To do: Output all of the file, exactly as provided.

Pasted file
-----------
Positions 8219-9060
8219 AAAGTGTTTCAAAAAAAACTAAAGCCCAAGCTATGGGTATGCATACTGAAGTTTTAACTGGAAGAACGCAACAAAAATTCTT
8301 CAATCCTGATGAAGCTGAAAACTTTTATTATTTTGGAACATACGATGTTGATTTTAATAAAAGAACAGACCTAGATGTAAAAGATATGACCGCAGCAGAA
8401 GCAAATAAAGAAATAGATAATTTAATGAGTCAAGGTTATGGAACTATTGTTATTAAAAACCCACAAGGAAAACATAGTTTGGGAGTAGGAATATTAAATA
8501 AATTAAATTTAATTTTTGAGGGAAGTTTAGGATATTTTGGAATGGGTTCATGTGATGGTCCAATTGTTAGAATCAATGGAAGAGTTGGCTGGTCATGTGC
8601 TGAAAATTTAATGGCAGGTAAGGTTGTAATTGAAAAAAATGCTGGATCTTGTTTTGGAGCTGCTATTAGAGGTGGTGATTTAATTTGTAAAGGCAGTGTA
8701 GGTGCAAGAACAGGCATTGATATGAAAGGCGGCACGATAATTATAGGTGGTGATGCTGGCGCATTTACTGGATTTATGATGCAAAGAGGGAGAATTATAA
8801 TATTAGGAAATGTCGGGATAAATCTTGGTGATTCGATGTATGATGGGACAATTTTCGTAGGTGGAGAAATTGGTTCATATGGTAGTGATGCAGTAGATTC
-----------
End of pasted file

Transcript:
Positions 8219-9060
8219 AAAGTGTTTCAAAAAAAACTAAAGCCCAAGCTATGGGTATGCATACTGAAGTTTTAACTGGAAGAACGCAACAAAAATTCTT
8301 CAATCCTGATGAAGCTGAAAACTTTTATTATTTTGGAACATACGATGTTGATTTTAATAAAAGAACAGACCTAGATGTAAAAGATATGACCGCAGCAGAA
8401 GCAAATAAAGAAATAGATAATTTAATGAGTCAAGGTTATGGAACTATTGTTATTAAAAACCCACAAGGAAAACATAGTTTGGGAGTAGGAATATTAAATA
8501 AATTAAATTTAATTTTTGAGGGAAGTTTAGGATATTTTGGAATGGGTTCATGTGATGGTCCAATTGTTAGAATCAATGGAAGAGTTGGCTGGTCATGTGC
8601 TGAAAATTTAATGGCAGGTAAGGTTGTAATTGAAAAAAATGCTGGATCTTGTTTTGGAGCTGCTATTAGAGGTGGTGATTTAATTTGTAAAGGCAGTGTA
8701 GGTGCAAGAACAGGCATTGATATGAAAGGCGGCACGATAATTATAGGTGGTGATGCTGGCGCATTTACTGGATTTATGATGCAAAGAGGGAGAATTATAA
8801 TATTAGGAAATGTCGGGATAAATCTTGGTGATTCGATGTATGATGGGACAATTTTCGTAGGTGGAGAAATTGGTTCATATGGTAGTGATGCAGTAGATTC